The road to Virginia men’s basketball earning the No. 1 seed in NCAA tournament

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Photos by Jack Looney Photos by Jack Looney

Editor’s note: Hours after we went to press, it was announced that Virginia’s De’Andre Hunter would be sitting out the NCAA Tournament due to a broken left wrist (he undergoes surgery Monday, March 19). No. 1 Virginia takes on No. 16 University of Maryland, Baltimore County (UMBC) in the South region at 9:20pm Friday, March 16.

There are 0.9 seconds left on the clock, and the Virginia men’s basketball team is nearing the end of what looks like its worst game of the regular season—and that includes the heartbreaking 60-61 overtime loss to Virginia Tech. They’ve consistently chopped a 13-point deficit to two in the second half, but it’s a Louisville player holding the ball on the baseline, ready for the game-ending inbound.

Every Virginia basketball fan is thinking the same thing—“This is it”—as they prepare for the final second to tick away, and for the team’s first road loss of the season.

But somehow—miraculously—there’s a slip of memory. A few footfalls later, the ref blows his whistle for illegal movement with the ball. Possession changes hands.

There’s a scanning of the court by Virginia’s Ty Jerome, a shuffling of feet, a hard pass to the three-point line and a turn-and-shoot. That’s all there’s time for—and it’s enough. Because it wasn’t just any player shooting that three: It was De’Andre Hunter—the ACC’s Sixth Man of the Year. The same player who scored 10 points on March 10—eight of them from the free throw line—to lift Virginia to its third ACC title in program history, beating North Carolina 71-63.

“There are teams that have more individually talented players than Virginia, but I don’t think you could find a team in the country that plays as a team better than Virginia,” says Allison Williams, a sideline reporter for ESPN.

* * *

It wasn’t supposed to be this team, perched atop the AP Top 25 poll standings for five weeks in a row. A team without point guard London Perrantes, without Malcolm Brogdon, last year’s NBA Rookie of the Year. A team that wasn’t even ranked in the top 25 going into the season.

It wasn’t supposed to be this season, either. This was supposed to be a rebuilding year.

But the fact is, it was this team that won the Atlantic Coast Conference title outright and came away as ACC tournament champs. And it was this season that brought the Cavaliers to the NCAA Tournament with a record of 31-2 (17-1 in the ACC, a league record).

Some would look at Virginia’s No. 1 ranking and ask: “How did this team get here?”

And the answer would be: 53.4.

That’s the average number of points per game Virginia has allowed from opponents. The next closest is Cincinnati, a solid four points behind the Cavaliers, at 57.1 points per game.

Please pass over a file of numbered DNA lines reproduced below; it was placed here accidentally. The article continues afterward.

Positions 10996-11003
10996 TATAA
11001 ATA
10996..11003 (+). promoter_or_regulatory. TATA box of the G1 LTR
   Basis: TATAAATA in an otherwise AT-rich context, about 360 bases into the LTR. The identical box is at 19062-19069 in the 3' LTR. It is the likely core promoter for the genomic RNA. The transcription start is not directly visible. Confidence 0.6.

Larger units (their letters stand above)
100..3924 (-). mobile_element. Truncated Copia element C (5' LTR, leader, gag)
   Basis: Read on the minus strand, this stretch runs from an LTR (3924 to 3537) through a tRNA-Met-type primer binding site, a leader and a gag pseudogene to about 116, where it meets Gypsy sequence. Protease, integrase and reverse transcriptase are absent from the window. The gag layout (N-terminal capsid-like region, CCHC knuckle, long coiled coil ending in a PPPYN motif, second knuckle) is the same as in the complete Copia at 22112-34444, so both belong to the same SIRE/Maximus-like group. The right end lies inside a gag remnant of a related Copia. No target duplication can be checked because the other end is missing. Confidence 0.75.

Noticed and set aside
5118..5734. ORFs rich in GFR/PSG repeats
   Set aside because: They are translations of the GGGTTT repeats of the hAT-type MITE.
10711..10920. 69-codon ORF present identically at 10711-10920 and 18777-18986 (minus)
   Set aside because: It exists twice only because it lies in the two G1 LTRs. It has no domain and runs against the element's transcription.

But Virginia’s always been good at defense, one might counter.

Yes, but even by Virginia’s standards, the team is having an exceptional year. Last year, the Cavs ended the season at 56.4 points allowed per game. The year before it was 60.1. In fact, the only year in the past five where Virginia has defended better was the 2014-2015 season—the year the team leaders were Brogdon, Justin Anderson and Anthony Gill.

And hiding at the bottom of that roster, unaware perhaps that they would be leading the team soon, was redshirt freshman Devon Hall and freshman Isaiah Wilkins.

These two guys have been the heart and soul of Virginia’s team this year, from the very first tip-off against UNC Greensboro to the final game of the ACC Tournament. Wilkins left the ACC final against North Carolina averaging 5.9 points, 1.5 blocks and 6.3 rebounds per game, but he also brings something much more important to the team, something that doesn’t show up in the box score—hustle.

If a ball is loose, you can bet Wilkins is falling all over the floor trying to get it. If a shot leaves someone’s hands, you can bet Wilkins (who landed on the March 12 Sports Illustrated cover) is jumping up to block it. It’s no surprise that he came away as this season’s ACC Defensive Player of the Year.


ACC Tournament and regular season results

2018

Tournament champion: Virginia

Regular season: Virginia

2017

Tournament champion: Duke

Regular season: North Carolina

2016

Tournament champion: North Carolina

Regular season: North Carolina

2015

Tournament champion: Notre Dame

Regular season: Virginia

2014

Tournament champion: Virginia

Regular season: Virginia

2013

Tournament champion: Miami

Regular season: Miami


And then there’s the improvement in Devon Hall, who himself made the All-ACC Second Team. Hall’s managing 12 points and 4.3 rebounds per game (the second-highest on the team, behind Wilkins). Not to mention that he’s shooting 45 percent from behind the arc and a stunning 89 percent from the free throw line—all massive improvements from his performance last year.

So, when you look at this team’s journey, from that early loss to West Virginia to the win over Duke on the Blue Devils’ home court for the first time in 23 years, you don’t have to look much further than those players to understand where the leadership has come from.

“They’ve seen the hard work that it takes to be good, the level of dedication that it takes to be good,” associate head coach Ron Sanchez says. “They’re not coming into this season with a false sense of what’s required. They’ve seen it; they’ve witnessed it; they’ve been a part of it.”

That level of maturity has certainly helped lead the Cavaliers to a top spot in the rankings, but it doesn’t hurt that the players remain coolly unconcerned with what redshirt junior Jack Salt calls “the media stuff.”